Code of the Rings was our first ever 24-hour optimization contest. A new type of contest, a new set of challenges…

Some time ago we launched a survey, and optimization games came up as one of your favorite things on the platform. Always up for a fresh challenge, we created the whole coding challenge as an optimization game. 🙂

## The Game: Code of The Rings

The goal was to help Bilbo escape the enchanted forest by sending him a sequence of instructions which would enable him to spell out a secret phrase with the help of magical runes. The expert CodinGamers quickly realized they dealing with the generation of Brainf**k code.

Code of the Rings ROXX

The size of the memory (= the forest) and the capacity of each memory cell (= a rune) were modified to make the game as fun as possible. We wanted to make the game interesting but still as accessible as possible, in such a way that writing a program to pass all tests would be nice and quick.

## Optimizing the Code

The real difficulty involved optimizing the code. Several notable techniques were possible:

• Greedy: implement any technique one can think of with pen and paper to gain a few extra points (e.g. : move to a rune closer to the target letter rather than use the current tune, using [-] for setting a rune to zero, taking into account the circular nature of the memory (forest)…) and combine the results into the best solution.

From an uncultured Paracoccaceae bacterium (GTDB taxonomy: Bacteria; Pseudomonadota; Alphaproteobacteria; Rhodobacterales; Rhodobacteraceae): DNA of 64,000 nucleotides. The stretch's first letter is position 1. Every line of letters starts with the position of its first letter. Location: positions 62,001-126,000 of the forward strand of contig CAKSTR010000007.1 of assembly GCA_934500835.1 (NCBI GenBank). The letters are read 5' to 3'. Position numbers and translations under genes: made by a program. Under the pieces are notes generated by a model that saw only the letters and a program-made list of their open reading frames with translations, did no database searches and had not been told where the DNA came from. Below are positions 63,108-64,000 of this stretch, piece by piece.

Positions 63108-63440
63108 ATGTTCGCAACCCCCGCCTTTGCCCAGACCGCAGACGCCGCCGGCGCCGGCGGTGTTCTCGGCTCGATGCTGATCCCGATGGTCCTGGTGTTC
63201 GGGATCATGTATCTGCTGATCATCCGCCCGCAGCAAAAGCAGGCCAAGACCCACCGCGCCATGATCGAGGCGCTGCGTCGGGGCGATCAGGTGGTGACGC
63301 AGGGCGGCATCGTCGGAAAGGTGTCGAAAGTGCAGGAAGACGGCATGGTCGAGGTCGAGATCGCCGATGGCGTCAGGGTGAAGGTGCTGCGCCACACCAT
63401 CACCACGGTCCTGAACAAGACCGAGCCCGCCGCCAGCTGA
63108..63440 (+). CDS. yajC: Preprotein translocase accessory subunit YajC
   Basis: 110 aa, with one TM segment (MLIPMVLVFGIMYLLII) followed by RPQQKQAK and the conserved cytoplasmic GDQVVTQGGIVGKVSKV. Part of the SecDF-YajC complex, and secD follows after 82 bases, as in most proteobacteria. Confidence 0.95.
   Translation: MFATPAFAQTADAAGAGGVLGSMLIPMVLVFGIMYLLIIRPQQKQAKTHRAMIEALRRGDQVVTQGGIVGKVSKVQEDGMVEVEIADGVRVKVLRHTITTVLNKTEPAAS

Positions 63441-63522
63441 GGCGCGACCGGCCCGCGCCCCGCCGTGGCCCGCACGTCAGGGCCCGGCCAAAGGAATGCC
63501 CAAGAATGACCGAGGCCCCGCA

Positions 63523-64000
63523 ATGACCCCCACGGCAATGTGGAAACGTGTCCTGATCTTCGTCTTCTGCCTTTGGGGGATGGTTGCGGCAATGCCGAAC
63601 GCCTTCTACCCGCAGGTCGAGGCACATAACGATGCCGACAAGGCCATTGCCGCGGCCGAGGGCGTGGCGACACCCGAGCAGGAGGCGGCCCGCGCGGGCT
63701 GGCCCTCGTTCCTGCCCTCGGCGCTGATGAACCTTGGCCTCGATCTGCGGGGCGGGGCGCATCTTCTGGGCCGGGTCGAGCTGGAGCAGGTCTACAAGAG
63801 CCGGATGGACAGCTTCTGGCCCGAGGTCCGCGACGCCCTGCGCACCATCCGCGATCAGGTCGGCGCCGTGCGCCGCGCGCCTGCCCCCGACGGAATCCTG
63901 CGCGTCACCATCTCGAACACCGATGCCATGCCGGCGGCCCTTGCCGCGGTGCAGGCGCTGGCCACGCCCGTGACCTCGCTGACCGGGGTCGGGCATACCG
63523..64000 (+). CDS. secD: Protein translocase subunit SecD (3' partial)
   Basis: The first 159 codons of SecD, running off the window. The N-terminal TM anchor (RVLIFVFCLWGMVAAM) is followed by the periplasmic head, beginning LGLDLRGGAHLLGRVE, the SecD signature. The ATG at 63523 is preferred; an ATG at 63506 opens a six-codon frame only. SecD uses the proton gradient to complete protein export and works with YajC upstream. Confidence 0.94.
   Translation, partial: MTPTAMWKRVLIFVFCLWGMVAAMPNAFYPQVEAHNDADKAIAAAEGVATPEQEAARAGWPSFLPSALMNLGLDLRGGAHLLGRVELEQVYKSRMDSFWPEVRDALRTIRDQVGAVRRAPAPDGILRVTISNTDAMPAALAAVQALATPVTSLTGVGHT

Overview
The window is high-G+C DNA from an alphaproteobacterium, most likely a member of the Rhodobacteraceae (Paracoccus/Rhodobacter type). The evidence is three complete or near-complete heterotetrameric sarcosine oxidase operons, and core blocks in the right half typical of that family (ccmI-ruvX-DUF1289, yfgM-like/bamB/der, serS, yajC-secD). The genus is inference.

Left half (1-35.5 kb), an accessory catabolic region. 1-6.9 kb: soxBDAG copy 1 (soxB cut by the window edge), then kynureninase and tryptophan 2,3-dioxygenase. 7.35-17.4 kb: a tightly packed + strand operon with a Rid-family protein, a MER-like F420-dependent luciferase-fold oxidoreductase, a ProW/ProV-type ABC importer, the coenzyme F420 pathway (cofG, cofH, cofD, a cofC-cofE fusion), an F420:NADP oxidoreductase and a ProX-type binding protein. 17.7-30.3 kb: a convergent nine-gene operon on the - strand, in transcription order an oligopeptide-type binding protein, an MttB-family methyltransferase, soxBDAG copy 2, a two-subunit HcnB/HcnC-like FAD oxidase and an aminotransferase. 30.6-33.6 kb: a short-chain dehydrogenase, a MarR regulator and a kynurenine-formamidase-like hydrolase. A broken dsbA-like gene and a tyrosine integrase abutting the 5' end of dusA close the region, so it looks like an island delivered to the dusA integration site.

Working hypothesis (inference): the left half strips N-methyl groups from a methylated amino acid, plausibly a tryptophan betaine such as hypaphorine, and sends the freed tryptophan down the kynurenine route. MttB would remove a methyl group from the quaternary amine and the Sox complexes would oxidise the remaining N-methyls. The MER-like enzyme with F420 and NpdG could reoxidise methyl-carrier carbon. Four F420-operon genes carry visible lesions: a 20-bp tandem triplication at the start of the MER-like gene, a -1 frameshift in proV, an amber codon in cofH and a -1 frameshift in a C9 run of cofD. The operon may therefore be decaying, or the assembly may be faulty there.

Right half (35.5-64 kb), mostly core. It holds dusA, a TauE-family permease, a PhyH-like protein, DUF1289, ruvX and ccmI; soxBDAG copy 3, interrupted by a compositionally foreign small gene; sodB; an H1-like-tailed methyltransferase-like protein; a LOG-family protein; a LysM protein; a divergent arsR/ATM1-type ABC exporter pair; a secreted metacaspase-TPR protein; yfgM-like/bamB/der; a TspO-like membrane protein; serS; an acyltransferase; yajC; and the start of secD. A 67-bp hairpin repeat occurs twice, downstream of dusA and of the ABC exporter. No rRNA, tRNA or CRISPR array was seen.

• Breadth-first search: anticipate ones moves several turns in advance. e.g. test all the different ways to go from one letter to another in every situation.
• Heuristics: a method designed to find an approximation of the best solution without brute-forcing through every conceivable possibility.
• Initialization: initialize all the forests runes to M with ————-[<-]. This is handy if all the letters of the phrase are close to M. It also lets you use [<] and [>] to travel efficiently through the forest providing you set empty runes at key locations.
• Extra loop checks ([]): detect any repeating pattern within the phrase to minimize your output. Additionally, one can directly compress Brainf**k code by checking for patterns within the output.

Do not hesitate to tell us what tricks and strategies you came up with during the contest, via this forum post.

This challenge was also a way to introduce Brainf**k and the concept of a Turing Machine, which can look scary at first but opens up a whole new way of looking at programming.

We hope you enjoyed it as much as we did 🙂

You can now find the game labeled Bilbo’s Forest – Output length in the “Optimization” puzzle category.

## Podium and Rankings

2593 players managed to find a place in the leaderboard, congrats to all of you!

The podium’s top 3 managed to reduce their output length to under an impressive 3500 characters: SimonM (France, C++, 3231 characters), eldidou (France, C++, 3394 characters), et geza (Hungary, C++, 3418 characters).

The average time passed on the contest is 18 hours, 33 minutes, and 15 seconds.

Thanks to all 4452 participants that took part in this experiment. We hope you enjoyed the game despite the few problems that arose.

Obviously, when we launch something new, we’re also taking risks, since there is always a big part of the unknown… Therefore, despite our best efforts, the contest was subject to a few hiccups. We apologize for these (namely server overload and incorrect ranking displayed).

Join our next online coding challenge “Back to the Code” on the 26th of September!

Register!